The larger issue is one of biodiversity. Does the presence of the european honeybee increase or decrease the amount of biodiversity in a given system? Does it affect the population numbers, and if so, how?

I think honey bees could be contrasted with invasive earthworm species in terms of environmental impact. Earthworms making their way into leaf litter-based systems, at last check, had the potential to change the soil that has to date supported american hardwood trees, leading to shifts in ecology. I don't see any analogous potential damage related to bee activity that isn't being caused by human economic interests.

I think the point made above that an invasive needs to have an uncontrollable expansive quality to its population growth is valid. If kudzu didn't strangle everything and didn't spread itself so easily, it would just be another fast-growing, nitrogen fixing fodder crop.

-CK
 
master pollinator
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used as a prop for industrial agriculture, the technology of keeping honey bees is probably a net harm. used in a way that complements and benefits existing ecosystems and supports other regenerative practices, that technology can be entirely positive.  



Agreed.

I'm going to research the subject more & seriously reconsider letting most swarms go feral though. Thanks for the new bee related rabbit hole.
 
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I welcome all species of plant and animal to my farm, regardless of where they were living last week, last century, or last millennium. I don't wage war on life.
 
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In a two mile radius of our home, there used to be two families who kept honeybees.  Honeybees were the dominant pollinator here.  Several years ago these people gave up their hobby.  Now the vacuum has been filled by bumblebees on our property, so Nature does fill in the blanks.  I prefer the slower moving bumblebees.  They're easier to see and avoid than the smaller honeybees used to be when they were plentiful.  I wonder how long it will be before humans attempt to domesticate and exploit the bumblebee.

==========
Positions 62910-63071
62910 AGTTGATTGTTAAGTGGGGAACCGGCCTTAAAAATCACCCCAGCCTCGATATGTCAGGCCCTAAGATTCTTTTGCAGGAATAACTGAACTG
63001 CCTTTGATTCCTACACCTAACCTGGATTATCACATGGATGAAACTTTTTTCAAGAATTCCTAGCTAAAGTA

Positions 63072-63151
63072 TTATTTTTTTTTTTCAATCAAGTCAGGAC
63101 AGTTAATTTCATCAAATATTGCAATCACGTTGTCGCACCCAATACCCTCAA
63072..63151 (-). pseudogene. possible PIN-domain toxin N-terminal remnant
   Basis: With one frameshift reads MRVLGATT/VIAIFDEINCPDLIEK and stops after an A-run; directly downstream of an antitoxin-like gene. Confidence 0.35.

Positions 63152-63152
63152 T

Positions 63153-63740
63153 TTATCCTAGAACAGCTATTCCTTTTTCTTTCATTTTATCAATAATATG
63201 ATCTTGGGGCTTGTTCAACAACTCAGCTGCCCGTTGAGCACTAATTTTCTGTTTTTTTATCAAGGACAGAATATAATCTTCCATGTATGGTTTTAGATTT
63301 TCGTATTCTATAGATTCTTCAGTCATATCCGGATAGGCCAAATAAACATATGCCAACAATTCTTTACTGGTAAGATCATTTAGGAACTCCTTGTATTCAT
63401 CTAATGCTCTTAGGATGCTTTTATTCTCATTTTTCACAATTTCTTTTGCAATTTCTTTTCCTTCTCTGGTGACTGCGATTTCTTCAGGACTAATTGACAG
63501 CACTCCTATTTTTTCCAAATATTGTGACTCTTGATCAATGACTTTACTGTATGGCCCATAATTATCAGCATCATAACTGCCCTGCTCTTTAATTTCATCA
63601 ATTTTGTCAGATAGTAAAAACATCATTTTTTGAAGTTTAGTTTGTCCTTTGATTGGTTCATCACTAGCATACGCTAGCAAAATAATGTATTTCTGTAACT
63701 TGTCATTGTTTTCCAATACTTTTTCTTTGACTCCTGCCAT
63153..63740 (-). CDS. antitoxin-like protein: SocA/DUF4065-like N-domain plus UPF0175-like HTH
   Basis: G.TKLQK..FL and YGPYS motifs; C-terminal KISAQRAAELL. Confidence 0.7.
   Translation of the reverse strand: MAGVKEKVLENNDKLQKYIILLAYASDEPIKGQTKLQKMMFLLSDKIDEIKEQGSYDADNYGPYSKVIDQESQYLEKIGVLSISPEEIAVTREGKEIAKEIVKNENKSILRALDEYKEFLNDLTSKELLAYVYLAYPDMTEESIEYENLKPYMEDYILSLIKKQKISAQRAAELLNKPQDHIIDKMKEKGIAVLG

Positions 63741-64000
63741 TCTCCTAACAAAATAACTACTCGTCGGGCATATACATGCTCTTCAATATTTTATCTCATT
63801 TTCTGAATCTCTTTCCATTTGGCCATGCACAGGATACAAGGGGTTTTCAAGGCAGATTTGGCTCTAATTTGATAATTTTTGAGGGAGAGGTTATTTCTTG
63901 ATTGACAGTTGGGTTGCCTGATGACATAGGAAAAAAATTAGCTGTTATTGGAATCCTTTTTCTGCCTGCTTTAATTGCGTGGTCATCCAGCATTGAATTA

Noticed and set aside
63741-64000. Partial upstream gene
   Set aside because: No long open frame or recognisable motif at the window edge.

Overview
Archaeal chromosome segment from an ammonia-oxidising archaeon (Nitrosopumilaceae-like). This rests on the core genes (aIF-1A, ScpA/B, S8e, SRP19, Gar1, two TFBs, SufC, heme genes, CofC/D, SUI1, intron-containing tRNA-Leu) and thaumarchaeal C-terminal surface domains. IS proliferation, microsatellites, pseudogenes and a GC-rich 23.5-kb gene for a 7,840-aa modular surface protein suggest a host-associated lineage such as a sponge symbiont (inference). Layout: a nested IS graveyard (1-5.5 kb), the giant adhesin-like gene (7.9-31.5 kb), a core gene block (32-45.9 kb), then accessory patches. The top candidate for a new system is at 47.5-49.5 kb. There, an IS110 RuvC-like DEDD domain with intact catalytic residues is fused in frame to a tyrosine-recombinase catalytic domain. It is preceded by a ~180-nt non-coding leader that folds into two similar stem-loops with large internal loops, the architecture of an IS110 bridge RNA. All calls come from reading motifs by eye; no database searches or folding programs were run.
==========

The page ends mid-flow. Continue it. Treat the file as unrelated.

tel jetson
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Marci Sudlow wrote:I wonder how long it will be before humans attempt to domesticate and exploit the bumblebee.



that ship sailed a while back.
 
Marci Sudlow
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that ship sailed a while back.



Wasn't successful then, I take it?
 
tel jetson
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Marci Sudlow wrote:Wasn't successful then, I take it?



I suppose that depends on how you define success. https://www.buglogical.com/bumble-bees-natural-pollination/
 
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Joseph Lofthouse wrote:I welcome all species of plant and animal to my farm, regardless of where they were living last week, last century, or last millennium. I don't wage war on life.


The property I live on, which is an individual allotment of native reserve land within the Creek Nation, we manage likewise.  Most of the 40 acres is deciduous hardwood forest in various stages of succession, punctuated by various bits of erosion and blight due to historical mismanagement of petroleum production and cattle overgrazing.  It's frustrating and almost funny: I like to take pictures of large or interesting spiders and other creepy-crawlies and post them on an anodyne social media account that I use mostly for maintaining connection with distant family and old family friends.  My one sister who has a bit of phobia will usually post her verbal eeks and shudders, whereupon there's another semi-local person who will *always* chime in with fifty words of high-specific unsolicited advice consisting of an expensive, labor-intensive, impractical, and utterly undesirable broadcast poisoning scheme for eradicating whatever critter was photographed.  I usually don't even bother to respond, although the other day I did feel moved to observe, as if in jest, that malathion (which the guy had recommended in all seriousness, though of course he meant that I should broadcast it from fence to fence) was not commercially available as a body spray.